Region North Coast


The North Coast region encompasses Mendocino, Humboldt, Del Norte, Lake, Trinity, and Siskiyou Counties. It is characterized by its rugged coast, Humboldt Bay and lagoons, redwood forests, rivers, and iconic salmon and steelhead. Comprised of small to medium-sized communities with ~ 372,000 residents, the region is the top producer of timber in the state, and is also supported by the cannabis industry and tourism.


Average annual maximum temperatures are projected to increase by 5–9°F in the region by 2100. Interior areas of the North Coast will experience the greatest degree of warming. Winter season temperatures are expected to warm by a greater magnitude to those of other seasons, with a 5–7°F increase by mid-century and 8–11°F increase by end-of-century.


Variability in precipitation is projected to increase with a higher likelihood of extreme wet and extreme dry years. River stream flows are projected to decline in dry seasons and increase in wet seasons. Oscillation from dry to wet conditions and shortened wet seasons will cause total snowpack to decrease from historical averages.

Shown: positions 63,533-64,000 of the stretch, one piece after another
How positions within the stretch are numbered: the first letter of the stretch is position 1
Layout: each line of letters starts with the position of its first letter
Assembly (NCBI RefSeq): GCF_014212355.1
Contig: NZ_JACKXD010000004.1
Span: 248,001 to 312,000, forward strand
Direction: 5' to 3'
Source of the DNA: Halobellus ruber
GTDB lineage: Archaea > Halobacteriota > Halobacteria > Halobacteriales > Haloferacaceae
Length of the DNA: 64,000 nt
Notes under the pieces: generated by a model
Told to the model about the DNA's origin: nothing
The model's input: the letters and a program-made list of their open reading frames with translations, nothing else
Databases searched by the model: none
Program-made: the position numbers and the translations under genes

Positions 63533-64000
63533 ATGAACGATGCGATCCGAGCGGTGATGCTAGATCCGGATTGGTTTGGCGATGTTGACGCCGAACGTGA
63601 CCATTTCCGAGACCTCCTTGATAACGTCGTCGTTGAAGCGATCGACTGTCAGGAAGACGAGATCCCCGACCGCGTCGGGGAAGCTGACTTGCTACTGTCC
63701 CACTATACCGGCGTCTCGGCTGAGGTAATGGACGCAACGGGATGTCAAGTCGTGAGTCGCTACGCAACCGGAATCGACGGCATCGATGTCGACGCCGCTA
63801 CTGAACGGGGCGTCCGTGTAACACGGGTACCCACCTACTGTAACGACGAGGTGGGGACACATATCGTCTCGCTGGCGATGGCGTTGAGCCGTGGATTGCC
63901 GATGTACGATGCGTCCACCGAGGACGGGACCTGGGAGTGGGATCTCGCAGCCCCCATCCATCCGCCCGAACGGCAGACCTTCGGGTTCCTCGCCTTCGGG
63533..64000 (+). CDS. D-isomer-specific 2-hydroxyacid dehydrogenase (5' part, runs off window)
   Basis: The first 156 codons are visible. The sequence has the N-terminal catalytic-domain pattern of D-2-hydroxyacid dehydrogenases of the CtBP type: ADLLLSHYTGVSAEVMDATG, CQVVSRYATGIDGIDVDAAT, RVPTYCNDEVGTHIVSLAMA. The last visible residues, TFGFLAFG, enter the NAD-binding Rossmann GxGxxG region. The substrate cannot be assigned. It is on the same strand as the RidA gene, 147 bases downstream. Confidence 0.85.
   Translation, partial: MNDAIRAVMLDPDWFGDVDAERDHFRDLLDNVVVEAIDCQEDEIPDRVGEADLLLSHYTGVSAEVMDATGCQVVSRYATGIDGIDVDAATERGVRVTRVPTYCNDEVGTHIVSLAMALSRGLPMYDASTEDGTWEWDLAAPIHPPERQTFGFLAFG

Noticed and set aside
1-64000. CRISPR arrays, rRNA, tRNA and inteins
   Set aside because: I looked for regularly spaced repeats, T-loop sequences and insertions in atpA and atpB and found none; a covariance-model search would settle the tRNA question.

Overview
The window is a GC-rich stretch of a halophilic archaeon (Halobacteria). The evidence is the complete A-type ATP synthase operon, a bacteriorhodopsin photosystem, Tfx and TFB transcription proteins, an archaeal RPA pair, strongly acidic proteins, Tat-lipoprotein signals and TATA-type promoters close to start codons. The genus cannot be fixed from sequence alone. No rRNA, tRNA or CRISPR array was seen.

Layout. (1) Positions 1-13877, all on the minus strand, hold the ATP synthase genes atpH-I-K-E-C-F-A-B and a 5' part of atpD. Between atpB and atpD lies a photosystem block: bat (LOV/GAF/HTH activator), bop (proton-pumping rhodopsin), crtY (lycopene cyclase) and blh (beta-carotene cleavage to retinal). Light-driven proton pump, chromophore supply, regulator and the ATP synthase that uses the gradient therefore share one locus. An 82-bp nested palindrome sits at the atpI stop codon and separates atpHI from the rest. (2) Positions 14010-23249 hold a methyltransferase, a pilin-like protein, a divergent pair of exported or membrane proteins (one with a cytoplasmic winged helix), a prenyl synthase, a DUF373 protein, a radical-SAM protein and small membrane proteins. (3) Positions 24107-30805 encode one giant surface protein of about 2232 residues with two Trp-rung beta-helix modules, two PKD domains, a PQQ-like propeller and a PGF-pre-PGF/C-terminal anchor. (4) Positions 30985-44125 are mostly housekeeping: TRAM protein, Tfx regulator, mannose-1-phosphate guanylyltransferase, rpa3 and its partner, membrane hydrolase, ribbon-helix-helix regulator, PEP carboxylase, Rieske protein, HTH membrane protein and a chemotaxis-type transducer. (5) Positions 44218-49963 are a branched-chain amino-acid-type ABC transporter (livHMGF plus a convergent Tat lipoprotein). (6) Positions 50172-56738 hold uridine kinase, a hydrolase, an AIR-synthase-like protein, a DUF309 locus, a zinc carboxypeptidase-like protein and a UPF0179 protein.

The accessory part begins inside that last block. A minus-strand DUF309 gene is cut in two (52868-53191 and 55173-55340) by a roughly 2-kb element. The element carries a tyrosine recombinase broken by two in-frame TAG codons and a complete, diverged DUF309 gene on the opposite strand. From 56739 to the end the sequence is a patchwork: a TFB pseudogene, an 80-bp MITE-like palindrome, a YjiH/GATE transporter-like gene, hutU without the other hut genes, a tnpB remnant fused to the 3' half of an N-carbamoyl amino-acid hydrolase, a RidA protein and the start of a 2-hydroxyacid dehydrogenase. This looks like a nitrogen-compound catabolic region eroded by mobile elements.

Future wildfire projections suggest a longer fire season, an increase in wildfire frequency, and an expansion of the area susceptible to fire. Increases in average temperature and frequency, duration, and severity of heat waves will also add to the extension of the fire season, especially in sites with variable and decreasing snowpack.


Sea-level rise projections in the North Coast range widely due to geologic activity within the region. Projections along the southern portion of the region estimate between 1.5–2.3 feet of sea-level rise by 2050, and 4.1–7.6 feet by 2100 (with the possibility of 10.5 feet under the extreme sea-level rise scenario). In contrast, due to tectonic uplift, the northern portion of this region has lower projected rates in the forthcoming decades (0.7–1.5 feet by 2050), and projections of 2.5–5.9 feet by 2100, with the possibility for 9.3 feet under the extreme scenario.

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